Mt. Elon Member on 40 Years of Assisted Living Ministry

Buck Williams is not a reverend, nor does he pastor a church. He is not a music minister, but he does lead a time of singing for the same 15-20 people who gather for a weekly worship time. He doesn’t call it preaching, but Williams reads Scripture and shares a brief devotional thought every Sunday morning at Sedgewood Manor Healthcare Center in Hopkins.

“Some call me ‘Pastor Buck,’ but I tell them I’m not a pastor,” Williams says of his role in a weekly assisted living ministry. “A worker once told me I’m ‘the only pastor they have.’ When the residents see me, they know I’m coming to tell them about Jesus.”

Williams has been telling residents of Sedgewood Manor about Jesus almost every Sunday for 40 years. His ministry started at the invitation of a former pastor of Mt. Elon Baptist, where Williams has been a member since 1979. At that time, the pastor and a few members of the church choir would meet with residents before the Sunday worship hour. When others stopped participating, Williams continued by himself because it had become his calling and passion.

“I started doing this during the Sunday School hour as my class experience, instead of being there for 10 minutes before my own Sunday School was held at the church,” he explains.

Over the years, Williams has rarely missed a Sunday at Sedgewood Manor, or Stanton Pines, as it was originally named. When he was deployed for seven months during Desert Storm in 1991, a couple volunteered to continue the ministry in his absence. The only other major interference to his ministry has been Covid, which created a few facility-wide closures.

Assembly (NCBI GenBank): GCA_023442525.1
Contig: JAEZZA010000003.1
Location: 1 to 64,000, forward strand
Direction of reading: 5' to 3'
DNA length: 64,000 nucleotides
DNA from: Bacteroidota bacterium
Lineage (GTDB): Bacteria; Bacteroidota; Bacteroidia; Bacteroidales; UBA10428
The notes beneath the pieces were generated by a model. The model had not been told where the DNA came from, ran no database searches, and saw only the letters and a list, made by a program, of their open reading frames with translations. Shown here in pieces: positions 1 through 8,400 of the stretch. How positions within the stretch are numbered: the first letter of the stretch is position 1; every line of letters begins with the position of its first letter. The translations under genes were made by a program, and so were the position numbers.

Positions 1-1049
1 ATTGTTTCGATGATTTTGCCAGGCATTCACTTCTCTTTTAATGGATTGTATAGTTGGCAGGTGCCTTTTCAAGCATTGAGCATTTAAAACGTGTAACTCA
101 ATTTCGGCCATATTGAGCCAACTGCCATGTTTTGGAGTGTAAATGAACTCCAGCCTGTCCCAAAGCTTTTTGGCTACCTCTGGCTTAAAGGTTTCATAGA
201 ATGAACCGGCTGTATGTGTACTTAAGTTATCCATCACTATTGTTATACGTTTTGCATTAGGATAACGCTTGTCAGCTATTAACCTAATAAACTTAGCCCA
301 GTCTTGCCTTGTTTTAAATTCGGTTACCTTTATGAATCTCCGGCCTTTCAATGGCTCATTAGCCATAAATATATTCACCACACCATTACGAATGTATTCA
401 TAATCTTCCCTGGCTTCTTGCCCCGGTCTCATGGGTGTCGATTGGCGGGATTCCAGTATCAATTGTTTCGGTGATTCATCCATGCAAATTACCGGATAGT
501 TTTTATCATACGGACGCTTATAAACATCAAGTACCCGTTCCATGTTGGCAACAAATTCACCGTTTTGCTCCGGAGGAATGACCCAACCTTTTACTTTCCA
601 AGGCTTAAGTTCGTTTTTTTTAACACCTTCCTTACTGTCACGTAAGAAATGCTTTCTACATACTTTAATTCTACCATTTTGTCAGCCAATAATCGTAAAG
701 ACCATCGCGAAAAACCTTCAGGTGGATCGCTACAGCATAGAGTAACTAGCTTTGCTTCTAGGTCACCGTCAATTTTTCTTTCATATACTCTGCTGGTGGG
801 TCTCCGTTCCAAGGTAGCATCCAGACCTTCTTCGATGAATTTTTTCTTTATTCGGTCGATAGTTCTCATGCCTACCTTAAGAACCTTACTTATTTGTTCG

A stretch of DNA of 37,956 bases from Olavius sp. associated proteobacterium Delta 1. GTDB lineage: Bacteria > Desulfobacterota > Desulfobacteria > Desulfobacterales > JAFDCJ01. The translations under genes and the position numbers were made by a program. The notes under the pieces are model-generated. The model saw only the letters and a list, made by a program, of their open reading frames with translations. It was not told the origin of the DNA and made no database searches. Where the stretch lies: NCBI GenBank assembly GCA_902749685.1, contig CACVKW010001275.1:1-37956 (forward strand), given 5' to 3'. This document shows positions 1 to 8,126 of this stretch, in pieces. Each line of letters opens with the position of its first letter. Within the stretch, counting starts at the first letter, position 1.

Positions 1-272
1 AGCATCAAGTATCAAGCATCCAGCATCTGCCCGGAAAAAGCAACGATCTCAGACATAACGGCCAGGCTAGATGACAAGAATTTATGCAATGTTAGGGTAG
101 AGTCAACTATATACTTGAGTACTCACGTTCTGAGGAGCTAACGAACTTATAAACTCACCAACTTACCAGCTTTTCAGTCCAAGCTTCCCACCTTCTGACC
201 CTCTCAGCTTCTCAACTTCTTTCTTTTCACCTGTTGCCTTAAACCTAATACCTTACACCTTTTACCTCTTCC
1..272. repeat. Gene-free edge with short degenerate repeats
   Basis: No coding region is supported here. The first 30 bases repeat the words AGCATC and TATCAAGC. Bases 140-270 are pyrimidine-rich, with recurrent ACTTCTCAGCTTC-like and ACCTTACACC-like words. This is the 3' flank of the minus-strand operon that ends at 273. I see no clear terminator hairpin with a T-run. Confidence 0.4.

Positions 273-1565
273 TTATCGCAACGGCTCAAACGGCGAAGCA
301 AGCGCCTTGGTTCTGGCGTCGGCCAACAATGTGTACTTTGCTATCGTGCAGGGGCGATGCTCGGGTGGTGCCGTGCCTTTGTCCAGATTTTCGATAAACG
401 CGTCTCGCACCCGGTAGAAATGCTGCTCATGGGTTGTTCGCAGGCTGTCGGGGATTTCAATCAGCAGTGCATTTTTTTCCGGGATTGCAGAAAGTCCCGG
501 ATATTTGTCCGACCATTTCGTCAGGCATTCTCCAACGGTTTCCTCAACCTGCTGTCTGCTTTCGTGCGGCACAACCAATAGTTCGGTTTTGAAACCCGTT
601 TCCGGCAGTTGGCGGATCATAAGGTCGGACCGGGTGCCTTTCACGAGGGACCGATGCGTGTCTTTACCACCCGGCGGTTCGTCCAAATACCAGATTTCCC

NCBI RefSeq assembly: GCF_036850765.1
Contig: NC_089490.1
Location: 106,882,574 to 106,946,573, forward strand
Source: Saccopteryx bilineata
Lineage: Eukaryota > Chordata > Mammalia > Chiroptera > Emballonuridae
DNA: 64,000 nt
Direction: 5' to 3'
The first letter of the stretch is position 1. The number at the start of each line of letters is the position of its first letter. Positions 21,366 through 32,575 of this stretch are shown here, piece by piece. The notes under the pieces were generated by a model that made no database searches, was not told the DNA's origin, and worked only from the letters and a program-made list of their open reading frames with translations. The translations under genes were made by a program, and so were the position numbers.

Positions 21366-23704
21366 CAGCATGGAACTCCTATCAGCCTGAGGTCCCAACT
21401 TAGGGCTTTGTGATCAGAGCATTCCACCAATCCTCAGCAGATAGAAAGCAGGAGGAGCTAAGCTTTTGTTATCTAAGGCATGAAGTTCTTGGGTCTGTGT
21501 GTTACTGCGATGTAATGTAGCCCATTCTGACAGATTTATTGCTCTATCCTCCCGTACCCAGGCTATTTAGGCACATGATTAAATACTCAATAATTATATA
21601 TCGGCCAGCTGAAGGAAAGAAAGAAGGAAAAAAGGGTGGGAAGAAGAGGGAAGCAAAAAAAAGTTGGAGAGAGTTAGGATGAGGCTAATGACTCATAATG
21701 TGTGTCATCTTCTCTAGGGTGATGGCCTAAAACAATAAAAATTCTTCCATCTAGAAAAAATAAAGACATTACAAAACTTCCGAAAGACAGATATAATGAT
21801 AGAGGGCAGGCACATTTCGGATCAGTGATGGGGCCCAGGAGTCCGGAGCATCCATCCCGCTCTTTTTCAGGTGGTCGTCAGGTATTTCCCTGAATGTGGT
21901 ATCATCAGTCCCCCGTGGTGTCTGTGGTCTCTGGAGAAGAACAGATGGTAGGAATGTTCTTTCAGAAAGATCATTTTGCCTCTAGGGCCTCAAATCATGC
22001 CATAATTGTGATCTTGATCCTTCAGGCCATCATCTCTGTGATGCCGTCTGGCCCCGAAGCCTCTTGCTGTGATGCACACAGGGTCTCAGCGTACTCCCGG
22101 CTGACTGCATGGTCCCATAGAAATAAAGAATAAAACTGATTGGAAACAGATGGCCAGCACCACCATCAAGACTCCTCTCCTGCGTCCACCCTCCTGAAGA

The schedule is the same every Sunday, by design. Williams explains that singing the same four hymns each week encourages participation, and “certain residents that would otherwise not speak, will sing because they know the words.” Some residents are already waiting in the room when Williams arrives around 10 a.m., then they sing two hymns acapella before a 10-minute devotion and Scripture reading. After a prayer, Williams closes with two more hymns.

“Attendants will watch and sometimes bring others over too because they are amazed when certain residents participate. Times like that make your heart feel so good,” Williams says.

After the program, Williams usually gets to Mt. Elon about 20 minutes ahead of the 11 a.m. worship service in time to participate in a pre-service prayer. He insists the commitment to a regular ministry isn’t hard – “if the Lord is sending you to do something like this, it’s a joy. It’s not a burden.”

Williams is also quick to express the love he has for the estimated 150 residents he has encountered over the years and who have included family, friends, and members of his church family. He recalls being surprised to discover that an aunt had moved into Sedgewood Manor and the moment he recognized his former high school guidance counselor who was living there. Williams enjoys building relationships with the residents and talks freely about faith during his visits.